FoRCE is a pantropical experiment, aiming to measure and understand the long-term dynamics of tropical forest recovery from major human disturbance, and interactions with climate, topography and experimental management. We are using a combination of permanent sampling plots, hemispherical photographs, experimental vine removal, seed germination, tree planting and remote sensing.
We are doing the research to understand (a) fundamental information about biomass and species community changes during forest succession, and (b) how tree planting and management of vines and other weeds affects these changes and promotes more rapid recovery from severe degradation by logging or cyclones.
We are driven by two fundamental questions: (A) How do forest structure, forest functioning and associated species communities change during forest succession, (B) How can tree planting and management of forests for vines and weeds promote rapid forest recovery following disturbance (including severe degradation from logging or cyclones).
Data & Infrastructure
We are measuring tree, liana, palm and strangler density, growth and structure in 0.04ha (sapling) and 0.4ha (large stem) sample plots with measured and marked stems, stratified across climate and disturbance gradients. We are upscaling these data to the landscape scale using satellite sensor data. We are establishing climate and soil monitoring stations in some plots and for others we have remotely sensed climate data.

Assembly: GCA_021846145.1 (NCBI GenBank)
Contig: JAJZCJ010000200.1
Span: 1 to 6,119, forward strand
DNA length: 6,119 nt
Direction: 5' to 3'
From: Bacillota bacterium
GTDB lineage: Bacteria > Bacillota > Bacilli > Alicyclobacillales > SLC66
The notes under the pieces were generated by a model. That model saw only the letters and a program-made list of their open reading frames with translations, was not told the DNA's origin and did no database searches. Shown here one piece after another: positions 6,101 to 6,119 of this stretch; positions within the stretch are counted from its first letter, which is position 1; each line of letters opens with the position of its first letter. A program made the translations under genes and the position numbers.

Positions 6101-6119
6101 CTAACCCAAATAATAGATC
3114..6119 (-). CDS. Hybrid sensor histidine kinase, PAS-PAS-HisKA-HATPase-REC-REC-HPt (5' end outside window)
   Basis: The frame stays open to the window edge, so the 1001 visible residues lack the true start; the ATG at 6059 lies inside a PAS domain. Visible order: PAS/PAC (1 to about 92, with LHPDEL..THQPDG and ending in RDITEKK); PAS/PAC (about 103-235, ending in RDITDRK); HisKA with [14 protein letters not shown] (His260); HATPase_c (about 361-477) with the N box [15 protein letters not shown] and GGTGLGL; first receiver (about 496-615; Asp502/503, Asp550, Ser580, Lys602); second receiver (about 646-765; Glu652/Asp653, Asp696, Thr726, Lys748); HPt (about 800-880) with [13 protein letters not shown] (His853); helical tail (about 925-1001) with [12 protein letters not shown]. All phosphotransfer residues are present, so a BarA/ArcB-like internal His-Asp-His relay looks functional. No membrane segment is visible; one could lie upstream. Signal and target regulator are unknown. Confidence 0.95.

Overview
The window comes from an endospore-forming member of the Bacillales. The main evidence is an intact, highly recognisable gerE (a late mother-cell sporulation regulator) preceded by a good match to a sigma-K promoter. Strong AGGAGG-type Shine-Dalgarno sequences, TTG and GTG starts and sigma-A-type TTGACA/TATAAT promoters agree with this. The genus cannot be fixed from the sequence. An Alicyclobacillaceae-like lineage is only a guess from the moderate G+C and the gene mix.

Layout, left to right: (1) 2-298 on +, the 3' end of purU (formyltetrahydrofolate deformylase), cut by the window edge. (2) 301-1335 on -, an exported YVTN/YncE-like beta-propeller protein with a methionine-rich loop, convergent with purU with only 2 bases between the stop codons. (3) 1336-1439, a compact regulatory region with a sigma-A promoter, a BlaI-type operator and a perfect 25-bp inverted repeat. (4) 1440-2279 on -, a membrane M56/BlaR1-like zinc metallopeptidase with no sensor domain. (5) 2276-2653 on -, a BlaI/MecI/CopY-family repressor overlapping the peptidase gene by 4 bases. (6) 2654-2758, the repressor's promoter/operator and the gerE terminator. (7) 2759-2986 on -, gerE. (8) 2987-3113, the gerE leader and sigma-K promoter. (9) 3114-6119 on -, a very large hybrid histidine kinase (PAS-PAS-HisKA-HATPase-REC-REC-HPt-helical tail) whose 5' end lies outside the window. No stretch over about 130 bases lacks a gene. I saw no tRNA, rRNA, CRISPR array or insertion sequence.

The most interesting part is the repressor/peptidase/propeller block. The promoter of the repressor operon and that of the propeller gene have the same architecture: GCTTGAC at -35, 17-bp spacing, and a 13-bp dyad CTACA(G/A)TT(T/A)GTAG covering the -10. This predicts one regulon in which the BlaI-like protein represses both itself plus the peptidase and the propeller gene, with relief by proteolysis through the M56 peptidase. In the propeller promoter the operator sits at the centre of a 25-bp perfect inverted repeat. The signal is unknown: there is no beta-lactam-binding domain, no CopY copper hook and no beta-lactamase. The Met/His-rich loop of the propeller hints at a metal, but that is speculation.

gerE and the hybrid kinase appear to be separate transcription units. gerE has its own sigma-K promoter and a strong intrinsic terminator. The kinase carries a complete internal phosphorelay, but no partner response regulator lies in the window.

Our existing 1,000+ plots are located in the Udzungwa Mountains of Tanzania, including 100+ permanent plots. More permanent plots are being placed in Australia, and later we intend to expand to southeast Asia and tropical America. We are carrying out restoration management in around one third of our permanent plots. Our Tanzanian sites are spread across a wide geographic region, but with reasonable access to logistical support, field assistants, accommodation, campsites and our field office.
Lead Institutions & Partners
The project lead partners are the University of York (UK), University of the Sunshine Coast (Australia) and Newcastle University (UK). We are also collaborating with several other academic partners across the world including; University of Leeds (UK), Missouri Botanic Gardens (USA), Tanzania Tree Seed Agency, Tanzania Forest Service, Tanzania National Parks Authority and the Millennium Seed Bank (UK). The work is mostly research council funded (Australian and UK Research Councils) but with additional funding and in-kind support from corporate and charitable sources (IUCN Sustain, African Wildlife Foundation, United Bank of Carbon, Flamingo Land Ltd. and the Kilombero Sugar Company). Our work is also registered with the Tanzania Wildlife Research Institute and the Tanzania Commission for Science and Technology. Our lead NGO partner is Reforest Africa, who will be using our findings to implement new forest management and training.